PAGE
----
Indiana’s 45th annual spring turkey hunting begins Wednesday statewide, and DNR wildlife research biologist Steve Backs is expecting harvest results similar to last year’s.

Hunters can kill one male or bearded turkey in the spring season, which runs throughMay 11. A two-day youth season this past weekend gave young hunters a chance to bag a bird before the regular season opened.

In 2013, hunters harvested 11,374 birds in 89 of Indiana’s 92 counties.


“I expect hunters to take 11,000 turkeys, plus or minus a thousand,” Backs said.

In addition to the normal hunting license required by Indiana law, hunters must also obtain a wild turkey stamp for an additional $25.

Cost of an annual hunting license — again, which doesn’t include turkey or deer — is $17 for an annual permit.
Also available to Indiana residents is a combination hunting and fishing license. That cost does not include the price of a turkey stamp.

Disabled veterans may obtain an annual hunting and fishing license for $2.75 or a 10-year permit for $27.50 although a turkey or deer stamp is not included in the purchase price.

For non-resident hunters coming to the Hoosier State, things are a bit more pricey. Non-resident hunting permits are $80 with a turkey stamp costing an additional $120 in the spring.

Youth hunters will have plenty of chances to experience the thrill of the hunt for wild turkey this season.

Youth age hunters, 17 and younger, can hunt wild turkey on April 19 and 20 according to the Indiana Dept. of Natural Resources.

They can use any legal shotgun, bow and arrow or crossbow and they must be accompanied by an adult 18 years or older.

IDNR rules say the adult may not possess any shotgun, bow and arrow or crossbow while in the field and must possess a valid turkey hunting license and game bird habitat stamp if they are participating in the hunt — calling turkeys for example — unless they are otherwise exempt from license requirements by state law.

Just as is the case during normal hunting season, the youth hunter is allowed to take only one bearded or male wild turkey during spring, which includes both the youth and regular spring turkey season.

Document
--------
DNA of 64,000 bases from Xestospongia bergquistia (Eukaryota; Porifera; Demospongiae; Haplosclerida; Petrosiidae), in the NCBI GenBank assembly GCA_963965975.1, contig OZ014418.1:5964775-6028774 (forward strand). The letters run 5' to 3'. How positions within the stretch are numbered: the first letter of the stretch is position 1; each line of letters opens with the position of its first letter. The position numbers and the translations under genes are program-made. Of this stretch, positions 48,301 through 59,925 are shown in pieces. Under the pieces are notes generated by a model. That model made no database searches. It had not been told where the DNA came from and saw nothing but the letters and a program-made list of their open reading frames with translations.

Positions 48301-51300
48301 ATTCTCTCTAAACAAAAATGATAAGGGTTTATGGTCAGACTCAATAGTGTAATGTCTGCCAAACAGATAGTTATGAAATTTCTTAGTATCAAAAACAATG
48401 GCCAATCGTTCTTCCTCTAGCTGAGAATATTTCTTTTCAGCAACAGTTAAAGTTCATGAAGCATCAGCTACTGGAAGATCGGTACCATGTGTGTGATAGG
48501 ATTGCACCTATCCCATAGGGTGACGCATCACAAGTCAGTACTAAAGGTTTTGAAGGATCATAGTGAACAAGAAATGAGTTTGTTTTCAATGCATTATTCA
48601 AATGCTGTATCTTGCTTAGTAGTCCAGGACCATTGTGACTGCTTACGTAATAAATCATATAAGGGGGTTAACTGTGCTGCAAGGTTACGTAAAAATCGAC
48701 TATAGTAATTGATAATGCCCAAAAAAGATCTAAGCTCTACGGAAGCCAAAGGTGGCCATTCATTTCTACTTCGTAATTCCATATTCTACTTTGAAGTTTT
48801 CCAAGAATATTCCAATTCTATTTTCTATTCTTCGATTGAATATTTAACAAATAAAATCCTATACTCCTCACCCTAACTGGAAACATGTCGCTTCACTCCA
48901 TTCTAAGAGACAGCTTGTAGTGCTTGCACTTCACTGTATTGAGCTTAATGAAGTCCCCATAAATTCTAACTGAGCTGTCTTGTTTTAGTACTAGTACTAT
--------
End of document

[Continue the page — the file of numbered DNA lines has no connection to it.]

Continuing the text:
The youth hunter must be properly licensed to take a wild turkey and comply with all bagging and check-in requirements.

For both youth and adult hunters the state defines legal equipment as a 10-, 12-, 16- or 20-gauge shotgun loaded with pellets of size No. 4, 5, 6, 7 or 7 1/2.

Hunters are also free to use bows and arrows and crossbows and muzzleloader shotguns.

The state requires muzzleloader shotguns to be no smaller than 20-gauge and no larger than 10-gauge loaded with pellets of the same sizes as regular shotguns.

DNR goes further saying combination loads using shot sizes other than these are illegal.

Hours for hunting wild turkeys continue to be one-half hour before sunrise to sunset. In all Indiana Fish and Wildlife Areas, Mississinewa and Salamonie lakes have spring season hours one-half hour before sunrise until 1 p.m. in the Eastern time Zone and until noon in the Central time zone.

Hunters are encouraged to contact the state property for any further questions.

There are a few other things to keep in mind when out hunting this spring. First and foremost is tagging your prey.

Immediately upon killing a turkey the hunter must complete a temporary transportation tag on paper stating the hunter’s full name, address, sex of the turkey, license number (if applicable) and the date the turkey was taken before being transported from the field.

The hunter must then register the bird at an official check-in station or on-line through the CheckInGame system ( or call 800-419-1326 within 48 hours of bagging their prize.

If hunters choose to appear at a check in station in person they will be given a permanent seal that must be affixed to the leg of the turkey.

If hunters choose to register their kill online, a confirmation number will be generated and must be recorded on the temporary transportation tag.

A printable online version of the temporary tag is available to hunters

Hunters are further reminded that it is illegal to possess or use a dog or another domesticated animal, live decoy, a recorded call, an electronically powered decoy or bait when hunting wild turkeys.

According to the DNR website, an area is considered baited for 10 days after the removal of the bail, but an area is not considered to be baited that is attractive to wild turkeys resulting from normal agricultural practices.

For more information hunters are encouraged to contact their local DNR office or visit their website at